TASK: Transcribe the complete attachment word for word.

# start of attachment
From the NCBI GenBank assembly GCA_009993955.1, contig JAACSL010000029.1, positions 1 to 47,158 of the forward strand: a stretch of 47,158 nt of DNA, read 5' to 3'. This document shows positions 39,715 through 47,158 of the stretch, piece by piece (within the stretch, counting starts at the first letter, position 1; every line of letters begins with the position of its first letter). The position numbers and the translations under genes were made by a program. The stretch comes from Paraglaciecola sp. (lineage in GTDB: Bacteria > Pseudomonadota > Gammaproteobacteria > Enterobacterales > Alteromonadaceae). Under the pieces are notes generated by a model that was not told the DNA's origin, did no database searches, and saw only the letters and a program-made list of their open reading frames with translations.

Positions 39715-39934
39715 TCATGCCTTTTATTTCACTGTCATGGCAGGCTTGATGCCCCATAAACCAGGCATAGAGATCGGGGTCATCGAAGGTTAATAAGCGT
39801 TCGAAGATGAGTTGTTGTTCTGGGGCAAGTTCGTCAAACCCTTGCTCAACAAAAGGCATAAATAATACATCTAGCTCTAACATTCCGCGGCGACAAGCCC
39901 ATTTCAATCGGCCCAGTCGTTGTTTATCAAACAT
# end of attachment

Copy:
From the NCBI GenBank assembly GCA_009993955.1, contig JAACSL010000029.1, positions 1 to 47,158 of the forward strand: a stretch of 47,158 nt of DNA, read 5' to 3'. This document shows positions 39,715 through 47,158 of the stretch, piece by piece (within the stretch, counting starts at the first letter, position 1; every line of letters begins with the position of its first letter). The position numbers and the translations under genes were made by a program. The stretch comes from Paraglaciecola sp. (lineage in GTDB: Bacteria > Pseudomonadota > Gammaproteobacteria > Enterobacterales > Alteromonadaceae). Under the pieces are notes generated by a model that was not told the DNA's origin, did no database searches, and saw only the letters and a program-made list of their open reading frames with translations.

Positions 39715-39934
39715 TCATGCCTTTTATTTCACTGTCATGGCAGGCTTGATGCCCCATAAACCAGGCATAGAGATCGGGGTCATCGAAGGTTAATAAGCGT
39801 TCGAAGATGAGTTGTTGTTCTGGGGCAAGTTCGTCAAACCCTTGCTCAACAAAAGGCATAAATAATACATCTAGCTCTAACATTCCGCGGCGACAAGCCC
39901 ATTTCAATCGGCCCAGTCGTTGTTTATCAAACAT